In the essay that Marshall Steinbaum criticizes, I discuss findings by Professors Thomas Piketty and Emmanuel Saez showing that market income inequality has returned to the peak last seen in the 1920s. In my essay I do not criticize those findings. In fact, in previous writings I have strongly defended Piketty and Saez’s landmark research against criticisms by conservative commentators.
Instead, my recent article makes two simple points. First, inspired by the recent publication of Piketty’s best-selling book, a number of people have described in a misleading way the implications of that book for the long-term trend in U.S. inequality. Many writers appear to misunderstand the limited concept of “inequality” that Piketty and Saez have estimated. Under a comprehensive income definition, inequality today is certainly below, and probably far below, its level in the 1920s. Second, contrary to a common claim advanced in many discussions of the Piketty-Saez estimates, real incomes of Americans in the middle and at the bottom of the income distribution have increased over the past 35 years. Although the growth in their incomes has fallen far short of the income gains enjoyed by the top 1%, it is simply wrong to say that all or nearly all U.S. income gains have been obtained by the top 1%.
Steinbaum is correct to highlight the main argument offered in my essay. I noted that the definition of income estimated by Piketty and Saez excludes many income items, such as government transfers, that supplement the market incomes earned by tens of millions of American families. I pointed out that government transfers constituted less than 1% of personal income in 1929 and 17% of personal income by 2012. Whereas government transfers now represent 280% of the market incomes received by Americans in the bottom one-fifth of the income distribution, they represent 0.7% of the market income received by the top 1%. Families in the middle one-fifth of the distribution receive transfers equal to about 20% of their market incomes. Clearly, government transfers go a long way toward closing the gap between the after-tax, after-transfer incomes of rich, middle-income, and poor Americans. Since transfers are many times more important in determining incomes today than was the case in the 1920s, it follows that even if market income inequality is the same today as it was in the 1920s, the inequality of the income we actually get to spend is considerably lower today.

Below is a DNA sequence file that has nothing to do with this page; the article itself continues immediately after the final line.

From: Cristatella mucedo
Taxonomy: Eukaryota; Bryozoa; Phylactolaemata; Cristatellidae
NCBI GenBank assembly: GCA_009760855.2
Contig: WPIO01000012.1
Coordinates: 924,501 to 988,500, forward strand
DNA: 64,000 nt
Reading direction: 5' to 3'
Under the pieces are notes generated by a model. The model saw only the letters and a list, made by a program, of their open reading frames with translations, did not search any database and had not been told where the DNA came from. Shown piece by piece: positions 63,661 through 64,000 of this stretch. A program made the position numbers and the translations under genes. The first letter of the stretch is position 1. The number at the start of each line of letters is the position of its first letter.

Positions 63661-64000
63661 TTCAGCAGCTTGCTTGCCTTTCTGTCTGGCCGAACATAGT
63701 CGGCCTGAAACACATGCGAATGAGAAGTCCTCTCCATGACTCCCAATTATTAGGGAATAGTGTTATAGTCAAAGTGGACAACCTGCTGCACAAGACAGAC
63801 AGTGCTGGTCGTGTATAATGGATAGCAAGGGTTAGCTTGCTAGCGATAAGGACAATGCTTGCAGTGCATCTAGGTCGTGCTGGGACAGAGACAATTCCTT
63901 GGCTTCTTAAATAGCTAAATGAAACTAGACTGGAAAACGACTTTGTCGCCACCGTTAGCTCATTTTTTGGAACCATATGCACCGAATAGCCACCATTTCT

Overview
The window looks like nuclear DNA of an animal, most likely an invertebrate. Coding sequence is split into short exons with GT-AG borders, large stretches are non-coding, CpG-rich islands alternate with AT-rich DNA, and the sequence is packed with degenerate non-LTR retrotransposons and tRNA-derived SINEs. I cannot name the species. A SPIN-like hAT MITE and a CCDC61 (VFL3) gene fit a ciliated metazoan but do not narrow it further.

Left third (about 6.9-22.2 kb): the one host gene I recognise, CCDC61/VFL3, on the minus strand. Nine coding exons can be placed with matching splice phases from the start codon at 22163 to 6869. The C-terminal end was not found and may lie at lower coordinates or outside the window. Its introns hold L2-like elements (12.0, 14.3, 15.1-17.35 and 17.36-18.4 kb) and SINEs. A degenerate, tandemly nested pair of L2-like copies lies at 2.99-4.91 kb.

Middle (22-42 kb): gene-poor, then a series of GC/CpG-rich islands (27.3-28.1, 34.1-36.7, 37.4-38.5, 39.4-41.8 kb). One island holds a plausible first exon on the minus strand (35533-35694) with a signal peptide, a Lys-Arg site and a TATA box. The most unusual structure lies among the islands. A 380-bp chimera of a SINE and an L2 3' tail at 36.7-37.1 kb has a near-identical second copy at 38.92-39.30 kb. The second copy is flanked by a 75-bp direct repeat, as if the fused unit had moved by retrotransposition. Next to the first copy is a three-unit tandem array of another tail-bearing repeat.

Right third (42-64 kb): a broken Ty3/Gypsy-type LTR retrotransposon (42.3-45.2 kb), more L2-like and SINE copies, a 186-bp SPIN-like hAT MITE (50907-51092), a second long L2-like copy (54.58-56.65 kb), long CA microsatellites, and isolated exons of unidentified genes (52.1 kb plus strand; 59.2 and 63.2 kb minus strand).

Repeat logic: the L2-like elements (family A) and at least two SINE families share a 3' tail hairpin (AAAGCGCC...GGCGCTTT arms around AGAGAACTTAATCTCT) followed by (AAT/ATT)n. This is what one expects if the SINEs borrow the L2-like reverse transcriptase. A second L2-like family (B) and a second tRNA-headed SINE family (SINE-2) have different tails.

Since the logic of this reasoning is hard to fault, Steinbaum argues that it is “missing the point on income inequality.” A fair reading of his argument is that government redistribution policy, through changes in tax schedules and public transfers, has become less redistributive than it was in the early 1980s. Even if true, this is perfectly consistent with the two main points of my essay: Overall inequality is not as high today as it was in the 1920s, contrary to a common misinterpretation of the Piketty-Saez estimates, and real incomes have improved at the bottom and in the middle of the income distribution, contrary to a common claim of many writers.
I agree with Steinbaum that tax and transfer policy can be improved to make the final distribution of income more equitable. But it is worth remembering that many of the redistribution policies both Steinbaum and I support tend to make the market distribution of income less equal. Social Security is one of the crowning achievements of the New Deal, and arguably the most popular. It has played an enormous role in closing the income gap between the nation’s elderly and nonelderly. Medicare has been equally important in making good health care affordable to the aged and disabled. Is there any doubt that these crucial pillars of the social safety net make market incomes less equal? When the aged and disabled were solely dependent on their earnings and private savings for support, a higher proportion of them worked, no matter how meager the wages they earned. When Social Security and Medicare made it feasible for aged and disabled workers to retire with dignity, many took advantage of the opportunity and stopped working. A moment’s reflection will show that the resulting trend toward earlier retirement made market incomes less equal. A rising percentage of families now support themselves with little or no market income.
Steinbaum and I agree that inequality has increased since the early 1980s, regardless of whether inequality is measured with market income alone or with income measured under a comprehensive definition that includes taxes and transfers. We also probably agree on many policies that would improve the distribution of net incomes. It seems to me foolish, however, to pretend that the only or the best measure of income is one that ignores the crucial contribution of government redistribution to family incomes. Public redistribution has succeeded in greatly reducing the gap between rich, middle class, and poor, even if our best estimates of market income inequality suggest otherwise. Steinbaum’s point seems to be that government policy could and should do more. I agree. But it is not “missing the point” to remind Americans that inequality has fallen substantially over the past century because public policy has produced a final income distribution that differs significantly from the one we would see based on market incomes alone.